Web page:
No one Cuomo should have all that power
Over the past couple of years, there’s been many people wondering why it is, exactly, that Washington seems so utterly indifferent towards stimulating the economy. Some people have hypothesized that it’s because DC itself is in a bubble of wealth and comfort. Some think it’s because the Republican party, both consciously and less-than, knows that the worse the economy, the better its chances of reclaiming the White House. And then there are those who think the false “structural unemployment” explanation has been bought by players across the spectrum, as it conveniently absolves everyone of responsibility.
While I think each of these arguments holds at least a kernel of truth, I believe Robert Kuttner was closest to the mark with what he wrote in The American Prospect recently, an essay titled “Debtors’ Prison.” Here’s the nub of his argument:
Creditors—the rentier class in classic usage—are usually the wealthy and the powerful. Debtors, almost by definition, have scant resources or power. The “money issue” of 19th-century America, about whether credit would be cheap or dear, was also a battle between growth and austerity.
The creditor class views anything less than full debt repayment as the collapse of economic civilization. In fact, however, debts are often not paid in full. In the 20th century, speculators lost fortunes as dozens of nations defaulted on debts. Several 19th-century U.S. states and municipalities defaulted. Losers in wars and revolutions seldom pay debts. (Those czarist bonds have no value except on eBay.) The Brady Plan of the late 1980s paid bondholders of defaulting Third World debtors at about 70 cents on the dollar so that economic growth could resume.
Sometimes, debts simply cannot be paid. That’s why debtors’ prison was a ruinous idea (except as a deterrent). The real issue is how to restructure debt when it becomes impossible to repay. This is not just a struggle between haves and have-nots but between the claims of the past and the potential of the future.
Another way to put this is that working towards increasing employment and reducing private debt is not in the rational self-interest of people who, for the time being, find themselves doing quite all right in this poor economy. Kuttner focuses here on those who are against shifting the balance of power between debtors and creditors. But the same dynamic is true regarding fiscal policy.
I’m most certainly not an economist, so I’m inclined to look at these issues largely through a political lens. And that means taking into account the dynamics of power. Doing that, it’s not so curious, the continued apathy on the part of the country’s elites towards reducing unemployment. After all, a market where everyone desperately wants a job is one in which employers have supreme leverage. Provided you’re not a retailer suffering from the lack of demand in the population, maintaining this economic status quo is a great way to control the rise of wages.
On the whole, I doubt many people are thinking along these terms quite so explicitly. No one’s sitting in a dark chamber, petting a cat on their lap and chuckling about having the working and middle classes struggling under their boot heel. But this situation does dovetail rather nicely with the kind of ordering of society many have been advocating for years: governments are shedding jobs at a fast clip, thus shrinking “Big Government,” while public services (“entitlements”) that have long been scorned by some are now, it is agreed by both Republicans and many Democrats, simply too expensive to sustain in this environment.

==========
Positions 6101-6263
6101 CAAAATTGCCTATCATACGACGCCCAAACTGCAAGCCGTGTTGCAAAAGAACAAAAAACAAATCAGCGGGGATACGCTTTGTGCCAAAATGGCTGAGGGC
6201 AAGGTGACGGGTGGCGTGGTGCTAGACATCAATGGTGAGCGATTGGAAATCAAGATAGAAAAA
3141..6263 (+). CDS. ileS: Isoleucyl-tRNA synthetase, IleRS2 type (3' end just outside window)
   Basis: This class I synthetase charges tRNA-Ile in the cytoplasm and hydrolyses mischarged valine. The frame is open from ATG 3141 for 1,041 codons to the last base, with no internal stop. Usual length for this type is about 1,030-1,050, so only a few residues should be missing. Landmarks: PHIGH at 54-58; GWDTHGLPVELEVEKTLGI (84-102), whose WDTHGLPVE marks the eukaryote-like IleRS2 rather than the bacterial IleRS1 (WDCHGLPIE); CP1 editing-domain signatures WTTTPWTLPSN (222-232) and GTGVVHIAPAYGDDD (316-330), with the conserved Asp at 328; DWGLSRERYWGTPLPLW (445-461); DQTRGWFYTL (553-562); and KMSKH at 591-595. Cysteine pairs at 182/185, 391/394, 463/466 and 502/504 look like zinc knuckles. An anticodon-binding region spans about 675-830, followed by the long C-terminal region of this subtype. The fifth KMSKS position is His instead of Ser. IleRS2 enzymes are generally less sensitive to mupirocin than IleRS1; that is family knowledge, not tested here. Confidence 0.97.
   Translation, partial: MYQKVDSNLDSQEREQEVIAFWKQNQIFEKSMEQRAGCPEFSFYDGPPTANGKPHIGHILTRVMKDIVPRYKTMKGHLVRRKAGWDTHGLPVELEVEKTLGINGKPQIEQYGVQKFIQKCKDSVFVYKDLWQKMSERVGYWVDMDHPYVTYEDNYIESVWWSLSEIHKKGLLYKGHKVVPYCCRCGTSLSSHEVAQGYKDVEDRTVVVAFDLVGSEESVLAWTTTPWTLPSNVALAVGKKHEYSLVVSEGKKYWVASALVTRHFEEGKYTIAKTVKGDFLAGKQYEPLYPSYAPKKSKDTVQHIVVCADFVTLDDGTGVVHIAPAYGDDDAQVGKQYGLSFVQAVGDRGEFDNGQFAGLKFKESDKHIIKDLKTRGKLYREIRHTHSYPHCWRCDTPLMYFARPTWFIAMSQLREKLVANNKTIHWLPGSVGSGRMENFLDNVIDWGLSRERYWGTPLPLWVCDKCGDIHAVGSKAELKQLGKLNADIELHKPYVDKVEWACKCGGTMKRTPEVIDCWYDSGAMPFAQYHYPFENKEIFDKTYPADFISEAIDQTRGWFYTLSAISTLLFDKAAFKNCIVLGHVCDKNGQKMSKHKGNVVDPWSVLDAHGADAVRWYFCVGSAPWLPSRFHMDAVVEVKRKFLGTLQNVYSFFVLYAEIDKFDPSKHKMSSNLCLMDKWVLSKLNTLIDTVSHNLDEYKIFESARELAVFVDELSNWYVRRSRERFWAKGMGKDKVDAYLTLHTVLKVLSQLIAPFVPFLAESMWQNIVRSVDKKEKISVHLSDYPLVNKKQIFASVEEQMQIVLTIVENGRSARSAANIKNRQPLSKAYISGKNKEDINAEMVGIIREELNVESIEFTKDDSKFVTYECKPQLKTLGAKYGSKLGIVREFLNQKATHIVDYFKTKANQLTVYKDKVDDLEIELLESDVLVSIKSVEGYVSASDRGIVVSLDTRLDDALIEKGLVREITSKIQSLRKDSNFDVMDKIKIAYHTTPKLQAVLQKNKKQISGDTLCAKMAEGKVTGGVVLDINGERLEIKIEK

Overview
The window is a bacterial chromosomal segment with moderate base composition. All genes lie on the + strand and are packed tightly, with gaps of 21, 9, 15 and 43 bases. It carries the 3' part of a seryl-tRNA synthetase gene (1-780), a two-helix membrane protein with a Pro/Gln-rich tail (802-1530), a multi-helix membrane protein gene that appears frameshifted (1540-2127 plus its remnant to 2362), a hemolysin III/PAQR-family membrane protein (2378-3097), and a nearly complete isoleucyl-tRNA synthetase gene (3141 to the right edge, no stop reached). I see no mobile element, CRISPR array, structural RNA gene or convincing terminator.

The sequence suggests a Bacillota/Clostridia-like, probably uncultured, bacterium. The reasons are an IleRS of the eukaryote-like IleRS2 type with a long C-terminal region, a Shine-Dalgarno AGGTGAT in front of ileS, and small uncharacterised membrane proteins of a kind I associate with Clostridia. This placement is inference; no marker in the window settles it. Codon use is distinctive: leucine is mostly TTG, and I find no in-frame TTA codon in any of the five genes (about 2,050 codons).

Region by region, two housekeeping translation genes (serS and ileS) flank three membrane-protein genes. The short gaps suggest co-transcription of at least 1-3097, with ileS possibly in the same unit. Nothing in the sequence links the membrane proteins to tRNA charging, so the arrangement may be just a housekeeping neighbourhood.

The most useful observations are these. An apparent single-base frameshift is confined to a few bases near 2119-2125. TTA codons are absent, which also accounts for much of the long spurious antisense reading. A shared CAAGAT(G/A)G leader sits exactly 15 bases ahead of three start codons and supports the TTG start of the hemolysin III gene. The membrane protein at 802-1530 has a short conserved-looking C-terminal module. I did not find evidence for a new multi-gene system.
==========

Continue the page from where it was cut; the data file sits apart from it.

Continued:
It’s truly a non-partisan affair, too. Check out New York Governor Andrew Cuomo, current heart-throb of the left for his admirable performance ushering marriage equality through Albany; but on issues of economic equality, Cuomo is not your father’s (or his father’s) Democrat. Check out how Cumo plans on fixing the state’s budget — letting a somewhat minimal (if not insignificant) tax on the state’s wealthiest citizens expire on one hand, while, with the other, putting the squeeze on public employees:
Members of New York’s largest union of state employees, in a begrudging acknowledgment of the increasingly hostile mood toward public workers, have agreed to accept major wage and benefits concessions sought by Gov. Andrew M. Cuomo.
The union, the Civil Service Employees Association, announced late Monday night that its members had voted by about 60 percent to 40 percent to approve the contract agreement that the governor and union leaders struck in June.
The ratification was a critical victory for Mr. Cuomo, a Democrat whose plan to close the state’s budget gap relied in large part on a bet that state employees would be willing to stomach a freeze on wages and an increase in the cost of health benefits in return for safeguarding their jobs.
The union’s president, Danny Donohue, said in a statement: “These are not ordinary times, and C.S.E.A. worked hard to reach an agreement that we believed would be in everyone’s best interest. C.S.E.A. members agree that this contract is reasonable and responsible for the long term and shows that C.S.E.A. members will do what is right for the good of all New Yorkers.”
In and of itself, there’s nothing wrong with public employees taking a bit of a hit during rough economic times for the state. Nothing at all. But I can’t help raising my eyebrows when I see what this juxtaposition says of Cuomo’s priorities. Bringing this back to power, however, it’s not really so surprising. As the article says, people are fearful of losing their jobs right now; Cuomo has jammed the unions between that sliver separating a rock and a hard space, and faced with the prospect of joining the millions of unemployed, there’s likely not much to which they won’t agree.
(x-posted at Flower & Thistle)